• Thousands of seed potato acres in Red River Valley will go to waste

Sander Dagen, a seed potato farmer from Karlstad, Minn., checks a warehouse where he and his father and brother store potatoes Monday in Karlstad. Photo by Eric Hylden / Grand Forks Herald
Sander Dagen, a seed potato farmer from Karlstad, Minn., checks a warehouse where he and his father and brother store potatoes Monday in Karlstad. Photo by Eric Hylden / Grand Forks Herald

Sander Dagen raised an exceptional seed potato crop this year.

That makes it sting even more as he is forced to abandon approximately 80% of his acres because he cannot harvest them.

“You spend a year planning this out," Dagen said. "To have to destroy them is a little bit sad for sure.”

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The Karlstad farmer, like other seed potato farmers in the Red River Valley, had to abandon acres because wet weather delayed the harvest for several weeks. After rains and snow, freezing temperatures destroyed the crop.

Read more from The Grand Forks Herald

• Trump approves disaster declaration for flooding, tornadoes in SD

The bridge along 406th Avenue, also called Red Arrow Road, between 259th and 260th streets was wiped out by the flooding in September southwest of Mitchell. Matt Gade / Republic
The bridge along 406th Avenue, also called Red Arrow Road, between 259th and 260th streets was wiped out by the flooding in September southwest of Mitchell. Matt Gade / Republic

Gov. Kristi Noem said Monday that President Donald Trump approved a presidential disaster declaration for September storm damage done in South Dakota, including the three tornadoes that struck Sioux Falls and the extreme flooding in communities such as Madison and Mitchell.

The declaration, which includes both individual and public assistance, covers the period of Sept. 9-Sept. 26. Preliminary assessments total at least $17 million in requested federal assistance.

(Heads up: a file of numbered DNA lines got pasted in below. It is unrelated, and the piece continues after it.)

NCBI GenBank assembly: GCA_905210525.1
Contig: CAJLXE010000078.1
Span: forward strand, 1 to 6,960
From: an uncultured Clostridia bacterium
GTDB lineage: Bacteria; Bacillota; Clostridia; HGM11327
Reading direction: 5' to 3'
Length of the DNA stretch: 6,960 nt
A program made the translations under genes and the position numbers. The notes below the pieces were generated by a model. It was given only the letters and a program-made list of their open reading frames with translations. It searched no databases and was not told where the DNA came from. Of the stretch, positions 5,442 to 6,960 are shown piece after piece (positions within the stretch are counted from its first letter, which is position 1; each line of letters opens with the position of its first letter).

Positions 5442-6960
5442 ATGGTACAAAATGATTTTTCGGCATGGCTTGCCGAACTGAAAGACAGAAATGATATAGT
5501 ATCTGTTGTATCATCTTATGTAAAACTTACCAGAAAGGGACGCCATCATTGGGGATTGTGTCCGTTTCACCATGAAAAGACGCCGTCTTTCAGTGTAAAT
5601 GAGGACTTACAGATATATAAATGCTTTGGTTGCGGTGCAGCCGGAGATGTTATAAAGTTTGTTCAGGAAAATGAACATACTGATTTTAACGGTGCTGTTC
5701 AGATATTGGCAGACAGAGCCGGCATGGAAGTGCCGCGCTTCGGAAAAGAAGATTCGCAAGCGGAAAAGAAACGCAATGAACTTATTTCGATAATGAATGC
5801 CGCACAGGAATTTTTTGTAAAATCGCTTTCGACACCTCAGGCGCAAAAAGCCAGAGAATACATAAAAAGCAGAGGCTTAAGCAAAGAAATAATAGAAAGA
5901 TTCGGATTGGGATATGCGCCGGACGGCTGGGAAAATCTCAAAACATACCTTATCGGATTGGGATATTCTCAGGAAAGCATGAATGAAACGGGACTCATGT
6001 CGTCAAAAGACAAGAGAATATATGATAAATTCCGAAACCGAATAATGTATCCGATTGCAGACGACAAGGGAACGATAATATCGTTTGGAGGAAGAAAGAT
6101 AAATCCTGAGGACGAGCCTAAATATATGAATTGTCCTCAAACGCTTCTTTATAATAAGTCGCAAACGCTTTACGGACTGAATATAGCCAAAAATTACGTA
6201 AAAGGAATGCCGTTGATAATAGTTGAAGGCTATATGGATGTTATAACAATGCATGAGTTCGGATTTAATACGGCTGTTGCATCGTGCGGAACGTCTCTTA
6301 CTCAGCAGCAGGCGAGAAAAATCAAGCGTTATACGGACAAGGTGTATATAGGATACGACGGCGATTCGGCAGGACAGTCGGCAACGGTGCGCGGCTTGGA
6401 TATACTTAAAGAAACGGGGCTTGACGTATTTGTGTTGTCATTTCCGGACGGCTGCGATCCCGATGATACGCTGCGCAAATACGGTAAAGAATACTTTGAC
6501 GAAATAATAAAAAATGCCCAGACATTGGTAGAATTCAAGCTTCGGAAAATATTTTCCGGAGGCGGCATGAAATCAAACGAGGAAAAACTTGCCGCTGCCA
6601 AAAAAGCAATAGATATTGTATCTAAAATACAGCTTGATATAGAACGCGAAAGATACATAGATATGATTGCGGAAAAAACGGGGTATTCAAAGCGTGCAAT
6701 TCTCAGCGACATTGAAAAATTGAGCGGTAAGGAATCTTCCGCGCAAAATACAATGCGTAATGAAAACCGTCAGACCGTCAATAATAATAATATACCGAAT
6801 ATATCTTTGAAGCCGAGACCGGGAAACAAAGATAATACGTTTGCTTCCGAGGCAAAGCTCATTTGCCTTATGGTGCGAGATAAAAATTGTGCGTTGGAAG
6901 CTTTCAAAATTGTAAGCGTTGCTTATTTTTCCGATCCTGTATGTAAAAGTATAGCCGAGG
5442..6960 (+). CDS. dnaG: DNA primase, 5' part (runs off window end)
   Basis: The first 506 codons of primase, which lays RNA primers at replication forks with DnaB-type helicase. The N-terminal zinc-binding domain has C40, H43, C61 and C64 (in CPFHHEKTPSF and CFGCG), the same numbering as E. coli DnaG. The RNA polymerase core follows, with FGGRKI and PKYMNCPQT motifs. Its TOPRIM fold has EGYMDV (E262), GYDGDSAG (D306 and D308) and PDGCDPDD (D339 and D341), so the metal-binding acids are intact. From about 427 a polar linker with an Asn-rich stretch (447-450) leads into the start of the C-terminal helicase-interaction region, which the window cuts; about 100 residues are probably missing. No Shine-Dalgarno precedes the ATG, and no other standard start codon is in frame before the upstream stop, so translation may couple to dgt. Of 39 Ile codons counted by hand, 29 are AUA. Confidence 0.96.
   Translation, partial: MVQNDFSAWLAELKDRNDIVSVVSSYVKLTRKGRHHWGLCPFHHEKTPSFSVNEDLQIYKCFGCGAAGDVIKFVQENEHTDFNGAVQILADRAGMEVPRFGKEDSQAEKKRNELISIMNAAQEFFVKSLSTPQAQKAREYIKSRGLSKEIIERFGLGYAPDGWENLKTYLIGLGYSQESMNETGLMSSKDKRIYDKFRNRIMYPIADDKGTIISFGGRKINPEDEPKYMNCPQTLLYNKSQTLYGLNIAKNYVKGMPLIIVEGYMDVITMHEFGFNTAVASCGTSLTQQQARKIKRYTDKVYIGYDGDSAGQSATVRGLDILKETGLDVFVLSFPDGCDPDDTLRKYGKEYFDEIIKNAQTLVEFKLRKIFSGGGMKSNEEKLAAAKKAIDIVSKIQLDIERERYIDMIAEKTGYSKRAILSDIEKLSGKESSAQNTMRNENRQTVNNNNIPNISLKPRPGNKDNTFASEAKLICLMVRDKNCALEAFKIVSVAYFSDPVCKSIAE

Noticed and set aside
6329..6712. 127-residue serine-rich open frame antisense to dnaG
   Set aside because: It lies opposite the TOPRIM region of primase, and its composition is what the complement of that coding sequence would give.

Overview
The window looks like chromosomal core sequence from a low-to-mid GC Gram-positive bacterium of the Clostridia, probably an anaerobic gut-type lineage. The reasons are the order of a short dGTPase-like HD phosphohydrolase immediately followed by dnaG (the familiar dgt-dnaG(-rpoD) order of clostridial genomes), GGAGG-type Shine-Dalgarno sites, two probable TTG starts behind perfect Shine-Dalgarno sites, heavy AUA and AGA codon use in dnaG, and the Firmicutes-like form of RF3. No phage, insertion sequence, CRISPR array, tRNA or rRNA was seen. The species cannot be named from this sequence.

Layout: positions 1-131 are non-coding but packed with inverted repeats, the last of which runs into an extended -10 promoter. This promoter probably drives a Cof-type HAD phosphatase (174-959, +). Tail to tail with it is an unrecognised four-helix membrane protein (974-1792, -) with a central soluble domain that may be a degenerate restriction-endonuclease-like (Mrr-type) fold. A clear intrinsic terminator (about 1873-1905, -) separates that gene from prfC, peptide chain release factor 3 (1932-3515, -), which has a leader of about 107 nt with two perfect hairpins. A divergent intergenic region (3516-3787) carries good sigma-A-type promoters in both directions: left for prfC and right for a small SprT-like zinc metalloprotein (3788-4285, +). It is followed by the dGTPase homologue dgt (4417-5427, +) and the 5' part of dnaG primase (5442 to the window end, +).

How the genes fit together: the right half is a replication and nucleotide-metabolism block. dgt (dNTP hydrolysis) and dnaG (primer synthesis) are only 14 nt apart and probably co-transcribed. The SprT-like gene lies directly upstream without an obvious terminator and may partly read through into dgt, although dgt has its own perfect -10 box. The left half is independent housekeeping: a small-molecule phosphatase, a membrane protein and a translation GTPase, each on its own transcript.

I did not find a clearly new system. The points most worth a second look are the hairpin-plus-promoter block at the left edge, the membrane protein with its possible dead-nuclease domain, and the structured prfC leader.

“This is good news for South Dakota communities, and I’m grateful to President Trump for responding so quickly,” Noem said. “Every aspect of our South Dakota way of life has been impacted by this year’s devastating storms. We have a long way to go, but this will be helpful as we rebuild and recover.”

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• DNR advises people to stay off the ice

Unseasonably cold weather means ice making has begun on many lakes across the state, but Minnesota Department of Natural Resources conservation officers advise people to stay off of the still-forming ice.

That’s because ice thickness is highly variable and subject to the whims of Mother Nature. Emergency responders already have responded to incidents where anglers have fallen through thin ice or been stranded on ice sheets that broke off from the shoreline due to heavy wind.

Anglers and others who recreate on the ice should stay on shore until there’s at least 4 inches of new, clear ice. Anytime people are on the ice, they should check its thickness every 150 feet.

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• Gov. Walz urges collaboration in lakes area visit

Gov. Tim Walz speaks Monday, Nov. 18, to the Minnesota Rural Education Association Conference at Cragun's Resort on Gull Lake in East Gull Lake. Walz, a former teacher, talks about his plans for education and his emphasis on bridging the achievement gap between white students and students of color. Steve Kohls / Brainerd Dispatch
Gov. Tim Walz speaks Monday, Nov. 18, to the Minnesota Rural Education Association Conference at Cragun's Resort on Gull Lake in East Gull Lake. Walz, a former teacher, talks about his plans for education and his emphasis on bridging the achievement gap between white students and students of color. Steve Kohls / Brainerd Dispatch

For a state that prides itself on its emphasis on academia and largely positive record for education, Minnesota’s achievement gap between white students and students of color has been a growing concern for decades.

And, as far as Gov. Tim Walz is concerned, meeting the needs of non-white students being left behind isn’t just a moral imperative, it’s one that will have resonating implications for decades to come. Walz also took aim at disparities between rural and urban students, as well as students from struggling economic backgrounds compared to their more fortunate peers.

“We have no choice but to move toward the future,” Walz said during his address Monday, Nov. 18, to the Minnesota Rural Education Association Conference at Cragun’s Resort on Gull Lake. “We have a really strong economy, but the horizon looks a little bit challenging because we don’t have the workforce. Here’s a statistic for you: 70% of the workforce over the next 20 years will come from communities of color. We can’t afford to have the nation’s largest achievement gap.”

Read more from Brainerd Dispatch